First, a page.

August 8, 2014
Swallow Easier: A Case of Oesophageal Stenting
Having a diagnosis of cancer is always a bitter pill to swallow, no matter how closely the published statistics resonate. Cancer is the leading cause of death in Singaporean adults aged 15-59 years. Cancer also accounts for 37% of all deaths in this age group, and is the 2nd most common cause of hospitalisation in Singapore.
The armamentarium in the cancer armoury is large and varied, with oncology surgery and chemotherapy being the two biggest weapon types. However, endoscopy is often a partner in this fight against cancer too. Endoscopy plays a supportive role, to allow the bridging to chemotherapy or surgery like an engineer. It is often used for palliation, to provide nutritional assess through natural orifices.
Endoscopic stenting is one way in which an occlusive cancer can be bridged. In the case of advanced oesophageal cancer or an occlusive stomach cancer where surgery is not the first option for treatment, a stent can be delivered and deployed via a gastroscope. This allows the patient to be able to regain back swallowing through the mouth.
Mr A came into the Clinic and was upset about his increasing difficulty swallowing. He had his whole stomach removed operatively 4-years ago for stomach cancer, after-which he had a full course of chemotherapy. He enjoyed a brief period of remission, but unfortunately has been having to deal with recurrences. The cancer had recurred at the anastomosis (the joint made between the oesophagus and small intestine after the stomach was resected), and also distantly in the abdominal cavity. He has been receiving further courses of chemotherapy and has been able to deal with the reality of recurrence fairly well. However, he was dismayed at being unable to continue imbibing in his regular meals. He enjoyed chicken meatballs that he used to buy from the roadside stalls, being the comfort food he has had since he was a child. Unfortunately, he has been unable to swallow the meatballs, no matter how fine he chewed. As a result of this difficulty, he lost significant amounts of weight, despite still having a full appetite. It was even affecting his mood to undergo further cancer treatment.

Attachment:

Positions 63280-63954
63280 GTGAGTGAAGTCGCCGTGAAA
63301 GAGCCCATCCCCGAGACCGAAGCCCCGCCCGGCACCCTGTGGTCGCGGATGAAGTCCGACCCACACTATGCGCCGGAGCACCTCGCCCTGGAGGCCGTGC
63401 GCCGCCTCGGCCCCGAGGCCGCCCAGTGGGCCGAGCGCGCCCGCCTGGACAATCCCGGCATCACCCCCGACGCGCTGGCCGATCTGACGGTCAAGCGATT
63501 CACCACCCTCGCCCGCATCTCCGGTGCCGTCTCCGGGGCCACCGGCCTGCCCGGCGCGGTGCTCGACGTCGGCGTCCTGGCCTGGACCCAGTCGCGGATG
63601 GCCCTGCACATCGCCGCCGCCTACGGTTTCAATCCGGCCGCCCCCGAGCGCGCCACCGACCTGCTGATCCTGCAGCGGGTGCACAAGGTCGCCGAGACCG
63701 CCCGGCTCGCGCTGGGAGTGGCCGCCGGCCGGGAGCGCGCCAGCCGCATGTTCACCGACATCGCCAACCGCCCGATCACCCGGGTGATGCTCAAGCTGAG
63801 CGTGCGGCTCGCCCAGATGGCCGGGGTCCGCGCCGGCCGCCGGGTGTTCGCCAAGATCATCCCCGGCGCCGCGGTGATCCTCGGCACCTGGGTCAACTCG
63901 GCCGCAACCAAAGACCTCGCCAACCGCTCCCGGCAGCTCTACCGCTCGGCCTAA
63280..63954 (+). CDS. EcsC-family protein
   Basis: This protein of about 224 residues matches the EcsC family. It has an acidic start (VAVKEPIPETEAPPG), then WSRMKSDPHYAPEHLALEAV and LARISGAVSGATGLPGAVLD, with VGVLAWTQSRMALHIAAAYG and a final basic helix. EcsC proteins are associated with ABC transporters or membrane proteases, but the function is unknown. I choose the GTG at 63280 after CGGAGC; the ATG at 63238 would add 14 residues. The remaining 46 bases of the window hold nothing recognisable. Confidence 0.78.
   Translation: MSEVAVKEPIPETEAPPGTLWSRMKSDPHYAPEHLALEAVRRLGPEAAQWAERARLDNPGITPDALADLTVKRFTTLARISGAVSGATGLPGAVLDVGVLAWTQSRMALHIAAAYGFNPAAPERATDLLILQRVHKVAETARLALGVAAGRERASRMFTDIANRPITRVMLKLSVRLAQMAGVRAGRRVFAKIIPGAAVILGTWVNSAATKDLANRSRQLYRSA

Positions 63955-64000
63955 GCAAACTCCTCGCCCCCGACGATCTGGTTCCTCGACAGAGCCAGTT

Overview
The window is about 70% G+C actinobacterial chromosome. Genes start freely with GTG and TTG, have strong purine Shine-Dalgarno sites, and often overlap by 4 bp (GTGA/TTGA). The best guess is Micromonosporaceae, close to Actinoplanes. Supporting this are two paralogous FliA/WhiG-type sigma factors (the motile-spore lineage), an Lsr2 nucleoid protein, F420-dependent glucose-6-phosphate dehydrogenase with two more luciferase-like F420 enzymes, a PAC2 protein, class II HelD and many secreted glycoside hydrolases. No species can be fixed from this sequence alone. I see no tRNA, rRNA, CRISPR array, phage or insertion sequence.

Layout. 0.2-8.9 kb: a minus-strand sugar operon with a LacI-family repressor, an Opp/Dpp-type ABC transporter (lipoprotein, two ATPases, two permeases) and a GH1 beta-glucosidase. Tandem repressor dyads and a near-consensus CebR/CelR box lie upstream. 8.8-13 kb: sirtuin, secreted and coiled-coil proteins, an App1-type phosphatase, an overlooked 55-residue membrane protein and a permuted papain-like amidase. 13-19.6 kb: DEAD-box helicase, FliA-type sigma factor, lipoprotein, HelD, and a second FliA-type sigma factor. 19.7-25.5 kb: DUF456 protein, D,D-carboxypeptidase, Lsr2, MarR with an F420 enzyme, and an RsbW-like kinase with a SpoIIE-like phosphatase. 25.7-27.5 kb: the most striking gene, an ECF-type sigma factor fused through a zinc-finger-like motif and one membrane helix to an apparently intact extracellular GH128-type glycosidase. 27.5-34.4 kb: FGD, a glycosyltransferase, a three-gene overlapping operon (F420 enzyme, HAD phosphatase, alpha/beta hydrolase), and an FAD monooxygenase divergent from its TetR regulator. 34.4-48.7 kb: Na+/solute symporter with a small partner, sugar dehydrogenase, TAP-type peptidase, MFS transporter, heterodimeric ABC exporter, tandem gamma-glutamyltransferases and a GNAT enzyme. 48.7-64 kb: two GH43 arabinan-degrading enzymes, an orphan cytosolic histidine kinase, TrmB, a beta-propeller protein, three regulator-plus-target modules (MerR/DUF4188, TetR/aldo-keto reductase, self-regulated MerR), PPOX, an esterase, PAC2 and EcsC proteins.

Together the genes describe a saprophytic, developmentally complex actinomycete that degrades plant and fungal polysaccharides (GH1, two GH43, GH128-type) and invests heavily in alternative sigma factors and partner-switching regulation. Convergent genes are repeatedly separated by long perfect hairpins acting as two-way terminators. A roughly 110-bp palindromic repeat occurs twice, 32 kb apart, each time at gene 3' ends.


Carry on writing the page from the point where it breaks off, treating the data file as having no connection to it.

“All I want is to be able to swallow again”, was what he confided, disregarding even the looming threat of the distant cancer spread. He was certainly clear of his immediate priorities. We discussed the options and he opted with a stenting of the recurrent cancer.
The gastroscopy showed the recurrent cancer had caused a severe narrowing of his oesophagus, causing even the passage of fluids difficult. Under the combined guidance of the gastroscopy and x-rays, I successfully threaded the narrow aperture with a slippery guidewire that then enabled to passage of the stent, which was neatly packaged in a tight delivery system. Under continuous x-ray guidance, I was then able to deploy the stent to open up the passageway past the cancer.
Mr A, upon waking from the sedation, could sense a difference immediately. He was able to again swallow his saliva without regurgitation. He was then progressed onto a soft diet before discharge from hospital. He then returned back to his home country for recuperation before the next session of chemotherapy.
On his first follow-up after discharge, he had regained a large proportion of the lost weight and, most of all, his smile. He gleefully reported having been able to sneak in a few of his old childhood favourite chicken meatballs once again.
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